John Allingham, Ph.D

John Allingham
  • Associate Professor and Canada Research Chair in Structural Biology
  • Botterell Hall, Room 650
  • Kingston
  • K7L3N6
  • Telephone: 613-533-3137 x33137
  • E-Mail:

Faculty Bio

B.Sc. (Hons.) in Biochemistry (1996) - The University of Western Ontario

Ph.D. in Biochemistry and Molecular Biology (2002) - The University of Western Ontario
CIHR Postdoctoral Fellow in Structural Biology (2002-2006) - Department of Biochemistry, University of Wisconsin

Current Funding:
Canadian Institutes of Health Research
Natural Sciences and Engineering Research Council
Canada Research Chairs Program

Research Interests:   
• Structure-function relationships in kinesin motor proteins
• Roles of kinesins in mitotic spindle function and cell shape changes in human fungal pathogens and cancer cells
• Molecular recognition of protein surfaces and perturbation of protein function by natural toxic small molecules
• Protein engineering and drug design

A primary goal of the research in my lab is to understand the mechanisms of action of biomolecules, and, where possible, to rationally alter or re-purpose their functions in useful ways. To do this, we use X-ray crystallography, high-resolution microscopy, and a number of other biophysical tools to gain detailed descriptions of these molecules in solution and inside cells. Our most intensive areas of focus in recent years has been on: (1) kinesin motor proteins, which form a large superfamily of cytoskeletal motors that are essential for cellular cargo transport, cell division, and cell shape changes; and (2) on natural toxins that possess anti-fungal and anti-tumor properties. The activities these molecules possess have direct relevance for biomedicine. They also provide frameworks for understanding the fundamental underpinnings of biomolecule design.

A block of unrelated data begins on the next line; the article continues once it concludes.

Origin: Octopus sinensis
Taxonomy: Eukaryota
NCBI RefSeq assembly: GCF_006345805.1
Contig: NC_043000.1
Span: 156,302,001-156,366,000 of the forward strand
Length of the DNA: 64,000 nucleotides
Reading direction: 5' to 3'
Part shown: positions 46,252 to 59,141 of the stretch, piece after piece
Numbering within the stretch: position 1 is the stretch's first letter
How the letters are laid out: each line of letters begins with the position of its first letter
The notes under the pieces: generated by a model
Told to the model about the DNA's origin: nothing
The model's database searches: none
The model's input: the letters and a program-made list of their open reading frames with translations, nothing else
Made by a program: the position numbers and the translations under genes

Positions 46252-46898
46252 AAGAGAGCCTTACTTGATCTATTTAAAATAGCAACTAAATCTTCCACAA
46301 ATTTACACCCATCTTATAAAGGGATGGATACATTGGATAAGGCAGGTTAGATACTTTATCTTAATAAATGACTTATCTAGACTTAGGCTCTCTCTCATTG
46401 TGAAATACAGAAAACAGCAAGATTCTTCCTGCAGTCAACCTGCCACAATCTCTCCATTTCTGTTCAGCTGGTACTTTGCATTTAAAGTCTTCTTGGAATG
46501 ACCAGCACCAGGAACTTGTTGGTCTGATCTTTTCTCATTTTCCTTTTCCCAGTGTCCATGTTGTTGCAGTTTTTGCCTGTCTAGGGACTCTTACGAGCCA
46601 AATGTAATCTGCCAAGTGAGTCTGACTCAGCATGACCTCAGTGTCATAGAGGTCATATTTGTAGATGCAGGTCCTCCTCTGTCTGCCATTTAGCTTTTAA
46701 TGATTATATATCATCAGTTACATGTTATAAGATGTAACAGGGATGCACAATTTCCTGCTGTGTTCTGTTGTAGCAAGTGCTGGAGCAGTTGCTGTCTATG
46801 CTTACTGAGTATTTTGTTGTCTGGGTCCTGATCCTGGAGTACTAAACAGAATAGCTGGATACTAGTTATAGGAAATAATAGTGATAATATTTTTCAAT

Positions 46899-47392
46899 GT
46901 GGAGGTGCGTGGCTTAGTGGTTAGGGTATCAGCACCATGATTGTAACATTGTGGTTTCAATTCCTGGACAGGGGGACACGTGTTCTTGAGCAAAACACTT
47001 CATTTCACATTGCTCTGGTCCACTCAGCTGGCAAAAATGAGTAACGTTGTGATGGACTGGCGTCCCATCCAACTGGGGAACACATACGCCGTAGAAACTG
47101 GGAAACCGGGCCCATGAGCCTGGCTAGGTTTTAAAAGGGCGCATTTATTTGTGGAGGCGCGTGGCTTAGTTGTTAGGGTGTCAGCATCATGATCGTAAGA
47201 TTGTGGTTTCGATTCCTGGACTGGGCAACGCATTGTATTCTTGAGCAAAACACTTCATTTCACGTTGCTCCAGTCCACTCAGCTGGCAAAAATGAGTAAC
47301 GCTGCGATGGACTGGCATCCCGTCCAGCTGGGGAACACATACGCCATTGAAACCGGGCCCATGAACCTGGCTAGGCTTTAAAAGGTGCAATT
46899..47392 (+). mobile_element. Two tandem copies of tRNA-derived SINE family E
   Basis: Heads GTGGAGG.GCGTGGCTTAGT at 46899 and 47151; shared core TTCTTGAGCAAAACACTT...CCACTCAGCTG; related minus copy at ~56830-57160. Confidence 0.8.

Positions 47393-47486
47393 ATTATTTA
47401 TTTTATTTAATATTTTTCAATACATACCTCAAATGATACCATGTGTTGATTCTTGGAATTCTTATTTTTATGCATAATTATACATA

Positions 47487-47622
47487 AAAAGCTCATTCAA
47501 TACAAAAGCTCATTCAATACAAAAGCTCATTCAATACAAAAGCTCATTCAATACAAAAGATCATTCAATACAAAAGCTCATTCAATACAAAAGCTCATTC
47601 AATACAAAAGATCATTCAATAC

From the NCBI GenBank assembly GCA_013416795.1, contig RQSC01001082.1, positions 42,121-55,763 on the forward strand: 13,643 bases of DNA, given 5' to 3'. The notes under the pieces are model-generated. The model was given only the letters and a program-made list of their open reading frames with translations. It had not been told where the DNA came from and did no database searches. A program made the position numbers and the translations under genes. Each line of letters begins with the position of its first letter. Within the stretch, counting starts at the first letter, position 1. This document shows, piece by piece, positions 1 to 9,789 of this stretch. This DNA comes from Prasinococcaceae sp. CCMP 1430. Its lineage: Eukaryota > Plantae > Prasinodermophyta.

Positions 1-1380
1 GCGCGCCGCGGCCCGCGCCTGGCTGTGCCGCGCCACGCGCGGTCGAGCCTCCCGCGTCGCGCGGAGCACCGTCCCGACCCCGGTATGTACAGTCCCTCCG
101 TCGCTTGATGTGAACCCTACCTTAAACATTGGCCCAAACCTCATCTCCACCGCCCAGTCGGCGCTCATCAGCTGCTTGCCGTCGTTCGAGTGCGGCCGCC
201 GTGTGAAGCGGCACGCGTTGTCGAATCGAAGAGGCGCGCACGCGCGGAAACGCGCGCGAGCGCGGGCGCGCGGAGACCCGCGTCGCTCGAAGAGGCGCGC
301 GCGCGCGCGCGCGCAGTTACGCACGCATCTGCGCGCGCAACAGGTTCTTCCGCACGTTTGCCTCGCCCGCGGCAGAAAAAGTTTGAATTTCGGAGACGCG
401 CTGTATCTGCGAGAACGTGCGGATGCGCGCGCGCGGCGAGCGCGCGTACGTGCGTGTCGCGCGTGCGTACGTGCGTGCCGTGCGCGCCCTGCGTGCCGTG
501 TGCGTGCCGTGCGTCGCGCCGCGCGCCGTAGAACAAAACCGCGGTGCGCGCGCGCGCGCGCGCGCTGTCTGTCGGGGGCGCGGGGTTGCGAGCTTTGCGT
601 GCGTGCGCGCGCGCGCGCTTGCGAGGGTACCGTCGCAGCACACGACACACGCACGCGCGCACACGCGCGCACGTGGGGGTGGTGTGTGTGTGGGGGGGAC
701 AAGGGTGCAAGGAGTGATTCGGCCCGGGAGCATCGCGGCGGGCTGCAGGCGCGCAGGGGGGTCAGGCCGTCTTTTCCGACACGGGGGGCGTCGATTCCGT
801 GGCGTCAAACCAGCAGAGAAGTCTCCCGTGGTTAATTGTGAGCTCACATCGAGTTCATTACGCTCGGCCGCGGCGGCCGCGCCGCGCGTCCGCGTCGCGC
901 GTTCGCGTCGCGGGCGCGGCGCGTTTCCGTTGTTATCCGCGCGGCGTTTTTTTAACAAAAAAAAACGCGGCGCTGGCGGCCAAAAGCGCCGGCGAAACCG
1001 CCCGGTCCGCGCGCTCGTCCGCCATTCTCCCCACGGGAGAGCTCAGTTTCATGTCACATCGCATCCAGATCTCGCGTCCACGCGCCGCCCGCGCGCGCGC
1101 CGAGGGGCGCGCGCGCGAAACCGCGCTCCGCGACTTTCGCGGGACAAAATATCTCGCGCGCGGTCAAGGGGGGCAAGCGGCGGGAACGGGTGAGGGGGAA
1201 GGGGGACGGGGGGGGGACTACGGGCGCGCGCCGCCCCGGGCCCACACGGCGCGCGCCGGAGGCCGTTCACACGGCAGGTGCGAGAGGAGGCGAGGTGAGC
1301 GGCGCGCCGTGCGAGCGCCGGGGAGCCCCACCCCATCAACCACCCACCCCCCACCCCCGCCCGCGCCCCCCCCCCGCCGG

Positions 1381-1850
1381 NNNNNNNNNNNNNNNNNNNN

Last Modified: 2017-03-24